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Alice Pascal

Alice Pascal

One of the first projects I did after forming Looking Glass Software Limited was a syntax-directed programming environment called Alice: The Personal Pascal.

Syntax-directed editors are somewhat controversial, however I think they are quite good for people learning programming, and Alice was written first to be used in education in the school systems of Ontario. Our first sale was a contract to develop it for the Ministry of Education there.

ALICE was also ported to run on the IBM PC under DOS and the Atari ST, and a Basic version was made only for the Ontario schools. The PC version was sold by a company called Software Channels Inc., a division of Graham Software. Graham Software, at least according to allegations made in parliament, turned out to be something of a sham, and it closed its doors 7 months after launching ALICE.

You can still read a review of the Atari ST version on the net!

The PC and Atari versions of ALICE are now free. You can pick up an archive with the binaries and the source to the manuals in alice.zip on this site.

New! The Atari ST Version of ALICE is up free. The Atari ST version was much more sophisticated, with a GUI, and tools to write graphics and GUI programs. You can get it in either zip format or as two Atari ST Disk images for use with ST emulators Disk 1 nd Disk 2

See below for how to get the source code as well.

For DOS, it comes in two versions. The original version could only use 128K of spare RAM. It was meant for the 256kb DOS computers common in 1985. The "large" version could use "the full" 640K, and has a few more features.

Alice was quite advanced for its day, I like to think. It had over 700 help screens back when help was an unusual feature in software. A number of its features were later repeated in products like Microsoft Visual Basic and others.

If you have a school, you can probaby get your hands on donated older PCs for free. Feel free to teach programming using ALICE. It runs in DOS, and will also run in a DOS window under Windows or NT. (In fact, if you put it in a DOS window with more than 25 lines, you can give it a command line option or ap.ini option of "L=50" for example to have it run in a 50 line window.)

However, unfortunately in releasing this free I must state that absolutely no support will be available. If I start getting support calls, especially from people who think, "oh, he wouldn't mind just one simple question" then I will have to reliquish the free licence.

The manuals have been converted to HTML, though they are still somewhat old and were written for paper, not for web pages.

For those interested, there is also a Belorussian translation of the documentation.

  1. The Tutorial
  2. The User Guide
  3. Alice Pascal Language Manual

I do have about 8 boxes of the manuals left. I will donate them to anybody who can arrange to come pick them up in Sunnyvale, California. I will not ship single manuals, sorry.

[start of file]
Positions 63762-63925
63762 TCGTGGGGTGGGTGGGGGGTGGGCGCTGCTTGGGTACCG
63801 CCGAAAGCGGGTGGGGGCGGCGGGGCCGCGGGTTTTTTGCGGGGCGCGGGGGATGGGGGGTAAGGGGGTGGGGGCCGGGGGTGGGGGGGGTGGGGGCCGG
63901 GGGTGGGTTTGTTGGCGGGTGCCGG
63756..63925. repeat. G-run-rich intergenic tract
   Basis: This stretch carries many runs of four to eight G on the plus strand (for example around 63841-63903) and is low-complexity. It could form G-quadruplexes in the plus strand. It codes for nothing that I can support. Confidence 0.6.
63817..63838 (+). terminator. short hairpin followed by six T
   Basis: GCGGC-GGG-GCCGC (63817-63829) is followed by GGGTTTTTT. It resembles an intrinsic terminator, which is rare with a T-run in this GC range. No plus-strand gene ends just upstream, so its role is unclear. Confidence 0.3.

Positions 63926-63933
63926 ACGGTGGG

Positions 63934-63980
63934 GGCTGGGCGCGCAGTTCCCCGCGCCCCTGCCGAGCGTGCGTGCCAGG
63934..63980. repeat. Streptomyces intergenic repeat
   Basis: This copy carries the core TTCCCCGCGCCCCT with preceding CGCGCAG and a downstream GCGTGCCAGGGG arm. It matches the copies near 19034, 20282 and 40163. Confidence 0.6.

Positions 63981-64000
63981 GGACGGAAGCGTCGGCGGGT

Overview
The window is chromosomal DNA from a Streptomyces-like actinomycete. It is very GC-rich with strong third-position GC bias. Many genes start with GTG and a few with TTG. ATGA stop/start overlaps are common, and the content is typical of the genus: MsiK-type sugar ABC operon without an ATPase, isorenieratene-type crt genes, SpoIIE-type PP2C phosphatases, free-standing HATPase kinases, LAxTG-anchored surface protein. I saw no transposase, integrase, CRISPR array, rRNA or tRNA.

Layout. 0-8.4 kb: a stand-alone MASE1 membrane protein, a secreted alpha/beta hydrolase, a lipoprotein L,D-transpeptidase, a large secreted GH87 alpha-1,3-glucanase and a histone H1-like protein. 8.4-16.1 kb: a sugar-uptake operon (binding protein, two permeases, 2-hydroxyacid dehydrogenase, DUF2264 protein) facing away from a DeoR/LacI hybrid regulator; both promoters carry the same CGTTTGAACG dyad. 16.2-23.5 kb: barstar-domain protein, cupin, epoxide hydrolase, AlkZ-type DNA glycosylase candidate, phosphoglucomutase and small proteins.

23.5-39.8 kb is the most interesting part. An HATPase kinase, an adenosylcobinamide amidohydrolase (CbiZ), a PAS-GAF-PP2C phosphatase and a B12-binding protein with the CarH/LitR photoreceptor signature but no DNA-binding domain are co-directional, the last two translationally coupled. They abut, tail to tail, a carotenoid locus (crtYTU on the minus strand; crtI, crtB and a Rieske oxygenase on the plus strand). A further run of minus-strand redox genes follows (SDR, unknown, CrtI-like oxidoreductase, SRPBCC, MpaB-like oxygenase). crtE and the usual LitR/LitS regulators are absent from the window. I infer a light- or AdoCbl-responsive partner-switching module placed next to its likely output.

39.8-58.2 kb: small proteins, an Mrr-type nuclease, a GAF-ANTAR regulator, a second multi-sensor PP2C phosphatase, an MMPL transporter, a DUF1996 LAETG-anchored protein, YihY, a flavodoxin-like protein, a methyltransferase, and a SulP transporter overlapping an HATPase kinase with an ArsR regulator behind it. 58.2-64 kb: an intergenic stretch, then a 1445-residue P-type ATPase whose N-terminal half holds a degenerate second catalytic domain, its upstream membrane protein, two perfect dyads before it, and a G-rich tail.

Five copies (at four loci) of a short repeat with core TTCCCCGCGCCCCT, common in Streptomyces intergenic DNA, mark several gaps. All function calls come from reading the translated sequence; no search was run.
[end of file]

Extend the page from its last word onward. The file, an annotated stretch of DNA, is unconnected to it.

Syntax Directed Editor

What's a syntax directed programming environment? To start with it's what might be called today a visual integrated programming environment. These are common today, but in 1984 many of these ideas were new.

In a syntax directed editor, you edit a program, not a piece of text. The editor works directly on the program as a tree -- matching the syntax trees by which the language is structured. The units you work with are not lines and chracters but terms, expressions, statements and blocks.

This makes it literally impossible to have a syntax error, and beginning users get templates to construct their program, showing the components of each structure so that they "fill in the blanks." For example when you type for in to the "Statement" placeholder, you immediately see:

for variable := start to finish do begin
    Statement
    end;

And all you do is fill in the blanks. But at each blank you can get help, get a menu of what you can type and more.

Cool Features

Here are some of the features found in Alice

  1. Syntax directed editor with flexible input -- type just about anything anywhere.
  2. Integrated, visual programming environment with debugger
  3. 700 help screens
  4. Ask at any point what can be typed, or help on any symbol or language feature
  5. "Cursor Following" debug mode -- watch a program in action
  6. Hide or reveal subsections of programs for readability and structure
  7. Multiple program workspaces with cut and paste
  8. Turbo Pascal compatibilty. (Use as editor, then output as text to compile.)
  9. Customizable
  10. Includes standalone interpreter, text file input and output to work with other tools.
  11. Fast Pascal interpreter
  12. Works on as little as an 8088 PC with 384K of RAM -- also in DOS box on modern Windows 95 or Windows NT computer at lightning speed.

Source Code

I have also put up the source code, ready to compile on linux. This can be found in the alice.tar.gz archive. Be warned, however, that this source is in pretty rough shape. I've put it up mostly in hope that somebody else might be interesting in cleaning it up a bit, making an RPM etc. There is more source for other portions as well, contact me if interested.

Translation

A russian translation is available.